All right, so you’re thinking about moving to Denver and you want to know what are the positives and what things are very concerning about living in Denver. I’m going to walk you through the pros and the cons of living in the Mile High City. One of them will blow your mind. And the last one, it could freaking kill you.
Denver, the capital of Colorado, is an American metropolis dating to the Old West era. Today, it is one of America’s hottest cities to live and play in and a great place to visit.
The city comes with a seriously stunning backdrop of the Rocky Mountains to the west of it and High Plains to its east, sitting in the South Platte River Valley.
Denver is a visually appealing metropolis, filled with a variety of sights and attractions for everyone, from families to couples.
Whether you’re considering relocation to Denver or already planning on moving here, you’re going to want to know the pros and cons of living here.
We’re going to get right into the top pros and cons of living in Denver, Colorado. All right, guys, here we go.
List of the Pros of Living in Denver
1. Weather and Outdoor Scene
It’s freaking amazing. We get all seasons during the winter. You ski and snowboard, snowshoe, cross-country ski, and in the summer you hike and camp and you have a great time.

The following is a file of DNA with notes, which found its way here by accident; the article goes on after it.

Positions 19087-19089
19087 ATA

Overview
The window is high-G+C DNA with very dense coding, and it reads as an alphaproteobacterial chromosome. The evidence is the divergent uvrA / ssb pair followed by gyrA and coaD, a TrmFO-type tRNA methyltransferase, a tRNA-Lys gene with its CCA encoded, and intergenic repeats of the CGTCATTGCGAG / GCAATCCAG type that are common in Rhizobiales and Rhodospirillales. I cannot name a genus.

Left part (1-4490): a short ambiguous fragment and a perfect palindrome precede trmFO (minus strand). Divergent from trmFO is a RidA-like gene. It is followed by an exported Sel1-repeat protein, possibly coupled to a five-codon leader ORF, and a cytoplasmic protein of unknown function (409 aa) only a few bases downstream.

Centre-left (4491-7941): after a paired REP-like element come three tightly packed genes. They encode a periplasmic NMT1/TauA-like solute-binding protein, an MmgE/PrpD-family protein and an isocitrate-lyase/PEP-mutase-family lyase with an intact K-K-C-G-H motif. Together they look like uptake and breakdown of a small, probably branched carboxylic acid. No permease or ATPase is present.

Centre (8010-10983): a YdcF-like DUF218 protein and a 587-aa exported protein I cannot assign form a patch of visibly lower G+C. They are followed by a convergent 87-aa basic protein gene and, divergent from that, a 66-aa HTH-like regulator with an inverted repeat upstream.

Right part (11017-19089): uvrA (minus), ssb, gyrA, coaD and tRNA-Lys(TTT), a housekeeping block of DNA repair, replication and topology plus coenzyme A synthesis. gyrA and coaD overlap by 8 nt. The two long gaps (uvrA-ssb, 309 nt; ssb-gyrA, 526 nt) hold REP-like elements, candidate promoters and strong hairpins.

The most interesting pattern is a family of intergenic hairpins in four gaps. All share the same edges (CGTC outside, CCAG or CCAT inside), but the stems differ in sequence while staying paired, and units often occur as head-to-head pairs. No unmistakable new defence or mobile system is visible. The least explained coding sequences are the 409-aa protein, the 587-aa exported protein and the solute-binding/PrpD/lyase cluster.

In Denver, the summers are hot, the winters are very cold and dry, and it is partly cloudy year-round. Over the course of the year, the temperature typically varies from 22°F to 89°F and is rarely below 6°F or above 96°F.
The best times to visit Denver are April through May and September through October. The city’s shoulder seasons are characterized by comfortable temperatures, fewer tourists, and lower accommodation prices than the summer high season.
With some of the best riding, rafting, climbing, and skiing in the world, Colorado’s stretch of the Rocky Mountains is a mecca for adventure geeks. The good news is that whether you’re an amateur or a seasoned adrenaline junkie, Denver makes exploring Colorado’s outdoors easy.
- Ski and Snowboard at Vail Mountain Resort
- Whitewater Raft the Colorado River
- Snowshoe in Rocky Mountain National Park
- Mountain Bike at Buffalo Creek
- Backcountry Ski in Estes Park
- Ride Horses Under a Full Moon
2. The Mile High City is consistently ranked as one of the healthiest cities in America
which is great if you want to live a healthy lifestyle, because you’re not going to have a hard time finding a healthy food option, whether you’re a vegetarian or other things, whatever you need, whatever your eating habits are, most restaurants will accommodate you because they’re so used to those types of requests, along with that healthy lifestyle is super easy to find.
Yoga Studios Politesse Crossfade Cycle Studios ORNGE Theory. Fitness is big out here, so there are all kinds of activities. If you’re not hitting the trails, you can hit the gym and that’s a great way for you to get to know people and socially interact.
3. Denver has a promising economy
Denver’s predominantly young and active population has contributed to a flourishing economy across a number of sectors.